Study to Evaluate Effect of Nebivolol on Angina in Women With Microvascular Disease (NIRVANA)
This study has been completed.
Information provided by (Responsible Party):
Nandita Scott, Massachusetts General Hospital
First received: August 9, 2012
Last updated: August 17, 2015
Last verified: August 2015
Women have less significant blockages of coronary arteries, however have greater symptoms and worse outcomes compared to their age-matched male counterparts. This paradox has led to the recognition and importance of the microvasculature ( small vessels) as a contributor to symptoms and outcomes. Nebivolol has unique antioxidant properties and dilates blood vessels and it is therefore proposed that treatment with nebivolol will reduce angina (chest symptoms) in women with microvascular disease as well as improve exercise capacity, reduce resource utilization and improve other measures of artery function.
||Intervention Model: Single Group Assignment
Masking: Open Label
Primary Purpose: Treatment
||Nebivolol for the Relief of Microvascular Angina in Women
Primary Outcome Measures:
- Seattle Angina Questionnaire Score [ Time Frame: 3 months ] [ Designated as safety issue: No ]
Seattle Angina Questionnaire (SAQ):
The SAQ is a 5 part survey that is widely used and well validated tool to assess angina stability and angina frequency among patients with coronary artery disease.
Secondary Outcome Measures:
- peak VO2 measured by cardiopulmonary exercise testing [ Time Frame: 3 months ] [ Designated as safety issue: No ]
Assessment of exercise capacity (peak VO2) as determined by CPET, additional fitness parameters will include: VO2 at the anaerobic threshold, peak work-load, time-to-angina, aerobic efficiency and O2 pulse)
- resource utilization questionnaire [ Time Frame: 3 months ] [ Designated as safety issue: No ]
Resource utilization as determined by patient phone calls, office visits, emergency room visits, and number of hospitalizations, as well an index cost for any hospitalizations
- SF36 [ Time Frame: baseline and 12 week follow-up ] [ Designated as safety issue: No ]
widely used questionnaire used as a measure of health status will be obtained at baseline ( standardized care ) and follow-up ( 3 months on nebivolol)
| Study Start Date:
| Study Completion Date:
| Primary Completion Date:
||May 2015 (Final data collection date for primary outcome measure)
Testing will be performed at baseline (SAQ questionnaire, cardiopulmonary testing, resource utilization, metabolomics and vascular testing). This will be repeated on the same group of patients after 3 months of nebivolol treatment.
Patient to start nebivolol and have repeat testing in 3 months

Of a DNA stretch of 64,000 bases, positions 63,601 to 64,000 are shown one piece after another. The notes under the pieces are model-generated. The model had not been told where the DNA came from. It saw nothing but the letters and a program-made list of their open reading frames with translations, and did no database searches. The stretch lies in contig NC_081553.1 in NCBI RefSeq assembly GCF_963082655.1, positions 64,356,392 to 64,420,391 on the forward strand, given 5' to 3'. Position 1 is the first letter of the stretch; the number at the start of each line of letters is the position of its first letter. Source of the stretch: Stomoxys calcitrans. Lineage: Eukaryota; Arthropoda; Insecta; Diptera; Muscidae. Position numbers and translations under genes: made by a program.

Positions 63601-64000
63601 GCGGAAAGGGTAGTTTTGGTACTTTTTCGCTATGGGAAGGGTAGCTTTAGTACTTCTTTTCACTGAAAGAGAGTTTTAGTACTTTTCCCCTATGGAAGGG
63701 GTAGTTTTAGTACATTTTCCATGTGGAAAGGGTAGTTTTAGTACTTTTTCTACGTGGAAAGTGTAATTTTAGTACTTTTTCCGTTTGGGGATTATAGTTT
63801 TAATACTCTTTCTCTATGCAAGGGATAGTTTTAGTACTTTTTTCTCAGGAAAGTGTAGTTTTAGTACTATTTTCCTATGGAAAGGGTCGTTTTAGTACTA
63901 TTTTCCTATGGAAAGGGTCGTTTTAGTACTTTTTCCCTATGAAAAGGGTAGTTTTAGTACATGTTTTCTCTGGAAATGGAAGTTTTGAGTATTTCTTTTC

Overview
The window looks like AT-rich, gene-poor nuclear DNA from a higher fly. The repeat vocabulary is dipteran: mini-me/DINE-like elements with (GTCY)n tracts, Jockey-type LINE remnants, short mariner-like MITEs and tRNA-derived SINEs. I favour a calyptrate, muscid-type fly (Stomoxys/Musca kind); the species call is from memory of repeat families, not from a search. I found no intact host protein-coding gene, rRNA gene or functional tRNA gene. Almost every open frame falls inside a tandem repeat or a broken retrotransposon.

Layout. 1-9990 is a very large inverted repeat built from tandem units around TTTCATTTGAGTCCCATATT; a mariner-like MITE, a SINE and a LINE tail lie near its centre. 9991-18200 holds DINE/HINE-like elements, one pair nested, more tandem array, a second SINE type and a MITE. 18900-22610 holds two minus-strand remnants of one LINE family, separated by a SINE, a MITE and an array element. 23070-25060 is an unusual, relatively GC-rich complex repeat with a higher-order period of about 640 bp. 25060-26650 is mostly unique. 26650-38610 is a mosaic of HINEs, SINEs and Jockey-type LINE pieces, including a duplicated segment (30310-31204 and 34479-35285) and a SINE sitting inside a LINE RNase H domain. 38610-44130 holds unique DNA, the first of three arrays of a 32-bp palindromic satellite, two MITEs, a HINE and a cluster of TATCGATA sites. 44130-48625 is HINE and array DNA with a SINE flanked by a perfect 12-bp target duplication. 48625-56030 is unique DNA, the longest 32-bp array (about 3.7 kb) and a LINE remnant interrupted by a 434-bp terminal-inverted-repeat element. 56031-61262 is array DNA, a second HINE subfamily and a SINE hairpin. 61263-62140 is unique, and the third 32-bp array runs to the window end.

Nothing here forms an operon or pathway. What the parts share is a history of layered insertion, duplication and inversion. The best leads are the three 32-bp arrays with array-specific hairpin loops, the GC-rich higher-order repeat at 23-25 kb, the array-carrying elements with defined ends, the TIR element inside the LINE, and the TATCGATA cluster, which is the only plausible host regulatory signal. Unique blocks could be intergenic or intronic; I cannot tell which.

Other Name: Bystolic
|Ages Eligible for Study:
||40 Years to 80 Years
|Genders Eligible for Study:
|Accepts Healthy Volunteers:
- women between the ages of 40-80
- with evidence of coronary microvascular dysfunction as determined by the presence of rest and or exertional chest tightness and a history of either an elevated troponin level or positive stress test ( EKG criteria or imaging) , as well as non-obstructive coronary artery disease (<50% epicardial obstruction) by either diagnostic catheterization with coronary angiography or CT angiography.
- Women who cannot tolerate a beta blocker.
- Women receiving Hormone Replacement Therapy
- Women of child-bearing age who are not on a birth-control method.
- Women with inability to exercise.
- Women with left ventricular systolic dysfunction (LVEF less than 40%)
- Women who have a medical condition that, in the Investigator's opinion, would expose them to an increased risk of a significant adverse event or interfere with assessments of safety and efficacy during the course of the trial.
- Women with any current malignancy, or any clinically significant hematological, endocrine, cardiovascular, renal, hepatic, gastrointestinal or neurological disease. If there is a history of such disease but the condition has been stable for at least the past year and is judged by the investigator not to interfere with the patient's participation in the study, the patient may be included.
- Women who are unable to speak, read, and understand English and are judged by the investigator to be unable or unlikely to follow the study protocol and complete all scheduled visits.
- Women with any contraindications to beta blocker therapy
- Women with myocardial bridging
- Women with Prinzmetal's angina
Choosing to participate in a study is an important personal decision. Talk with your doctor and family members or friends about deciding to join a study.
To learn more about this study, you or your doctor may contact the study research staff using the Contacts provided below.
For general information, see Learn About Clinical Studies.
Please refer to this study by its ClinicalTrials.gov identifier: NCT01665508
|Massachusetts General Hospital
|Boston, Massachusetts, United States, 02114 |
Massachusetts General Hospital
||Nandita S Scott, MD
||Massachusetts General Hospital
||Malissa J Wood, MD
||Massachusetts General Hospital
No publications provided
||Nandita Scott, Co-Director Corrigan Women's Heart Health Program, Massachusetts General Hospital
History of Changes
|Other Study ID Numbers:
|Study First Received:
||August 9, 2012
||August 17, 2015
||United States: Food and Drug Administration
Keywords provided by Massachusetts General Hospital:
Additional relevant MeSH terms:
ClinicalTrials.gov processed this record on September 03, 2015
Signs and Symptoms
Adrenergic beta-1 Receptor Antagonists
Molecular Mechanisms of Pharmacological Action
Physiological Effects of Drugs